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How Same-Sex Marriage Could Come to Texas, Sooner Than You Think

Both Conservatives and Progressives took to the Capitol as the U.S. Supreme Court began hearing the DOMA and Prop 8 cases in 2013.

County clerks in Dallas, Austin, and San Antonio could keep their doors open around the clock, should the state receive a ruling lifting a ban on same-sex marriages in Texas.

San Antonio-based U.S. District Judge Orlando Garcia is expected to deliver a ruling that could have thousands of gay couples rushing to gain marriage licenses before a higher court could overrule.

Texas Standard speaks with John Wright, freelance journalist and publisher of Lone Star Q, about what county clerks offices could see.

"The question is – will there be any time between the lifting of the stay by the district judge in Texas, and the appeals courts re-imposing the stay," Wright says. While the verdict is expected soon – if not today – it is unclear how soon an appellate motion would be filed. This has prompted some county clerks offices to say they would keep their doors open for extended hours to meet the demand. 

Wright says that while a temporary lifting of the ban is possible, he has reservations on how the outcome may fair this evening. "I don't want to give people too much hope," Wright says. "The fact is that Attorney General [Greg] Abbott is not a dummy. He undoubtedly has a motion drafted and prepared, asking the Fifth Circuit to re-impose a stay."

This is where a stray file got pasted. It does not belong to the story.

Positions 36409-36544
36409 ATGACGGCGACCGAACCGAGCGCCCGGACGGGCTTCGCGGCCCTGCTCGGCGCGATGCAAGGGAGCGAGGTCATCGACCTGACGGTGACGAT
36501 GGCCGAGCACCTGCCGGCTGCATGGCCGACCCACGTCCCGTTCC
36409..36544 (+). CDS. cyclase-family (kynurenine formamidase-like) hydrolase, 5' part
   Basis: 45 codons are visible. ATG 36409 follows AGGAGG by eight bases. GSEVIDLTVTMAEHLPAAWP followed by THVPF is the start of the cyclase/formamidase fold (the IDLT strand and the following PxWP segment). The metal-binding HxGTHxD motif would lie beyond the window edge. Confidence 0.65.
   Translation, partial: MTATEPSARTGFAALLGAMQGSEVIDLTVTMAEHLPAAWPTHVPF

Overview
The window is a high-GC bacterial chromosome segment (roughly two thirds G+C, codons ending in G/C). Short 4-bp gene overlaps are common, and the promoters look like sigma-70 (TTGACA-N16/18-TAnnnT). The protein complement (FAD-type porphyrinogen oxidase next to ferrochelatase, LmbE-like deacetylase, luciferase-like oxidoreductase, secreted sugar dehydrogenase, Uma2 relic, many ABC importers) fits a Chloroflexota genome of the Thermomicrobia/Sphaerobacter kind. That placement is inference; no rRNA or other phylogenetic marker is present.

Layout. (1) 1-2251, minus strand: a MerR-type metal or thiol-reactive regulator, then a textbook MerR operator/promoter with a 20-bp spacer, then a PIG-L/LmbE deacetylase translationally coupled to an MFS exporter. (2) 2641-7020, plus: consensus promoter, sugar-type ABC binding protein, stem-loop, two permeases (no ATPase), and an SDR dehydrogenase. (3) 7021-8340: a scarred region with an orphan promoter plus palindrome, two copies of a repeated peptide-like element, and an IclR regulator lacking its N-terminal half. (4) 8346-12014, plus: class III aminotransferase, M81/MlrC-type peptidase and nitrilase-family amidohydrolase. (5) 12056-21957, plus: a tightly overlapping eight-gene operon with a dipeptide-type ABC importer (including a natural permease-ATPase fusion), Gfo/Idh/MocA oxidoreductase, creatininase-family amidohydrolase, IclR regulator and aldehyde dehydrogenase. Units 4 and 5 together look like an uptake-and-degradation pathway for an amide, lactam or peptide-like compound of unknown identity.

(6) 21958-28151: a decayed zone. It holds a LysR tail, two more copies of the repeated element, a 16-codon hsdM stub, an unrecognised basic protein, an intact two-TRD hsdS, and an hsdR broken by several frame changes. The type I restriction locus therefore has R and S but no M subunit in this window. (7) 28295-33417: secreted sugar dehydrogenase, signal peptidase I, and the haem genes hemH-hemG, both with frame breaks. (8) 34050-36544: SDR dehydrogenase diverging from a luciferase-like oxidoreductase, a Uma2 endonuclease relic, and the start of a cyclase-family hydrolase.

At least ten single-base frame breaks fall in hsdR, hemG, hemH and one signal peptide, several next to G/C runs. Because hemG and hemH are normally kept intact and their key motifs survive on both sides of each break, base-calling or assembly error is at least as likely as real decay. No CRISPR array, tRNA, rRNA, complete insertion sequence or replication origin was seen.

If a window is created, and some same-sex couples are allowed to get married, states have historically had to stand by their decision. "Based on what's happening in the country – once you're married, once the government gives you a right, they cannot go back and take it away," he says. 

David entered radio journalism thanks to a love of storytelling, an obsession with news, and a desire to keep his hair long and play in rock bands. An inveterate political junkie with a passion for pop culture and the romance of radio, David has reported from bases in Washington, London, Los Angeles, and Boston for Monitor Radio and for NPR, and has anchored in-depth public radio documentaries from India, Brazil, and points across the United States and Europe. He is, perhaps, known most widely for his work as host of public radio's Marketplace. Fulfilling a lifelong dream of moving to Texas full-time in 2005, Brown joined the staff of KUT, launching the award-winning cultural journalism unit "Texas Music Matters."
Rhonda joined KUT in late 2013 as producer for the station's new daily news program, Texas Standard. Rhonda will forever be known as the answer to the trivia question, “Who was the first full-time hire for The Texas Standard?” She’s an Iowa native who got her start in public radio at WFSU in Tallahassee, while getting her Master's Degree in Library Science at Florida State University. Prior to joining KUT and The Texas Standard, Rhonda was a producer for Wisconsin Public Radio.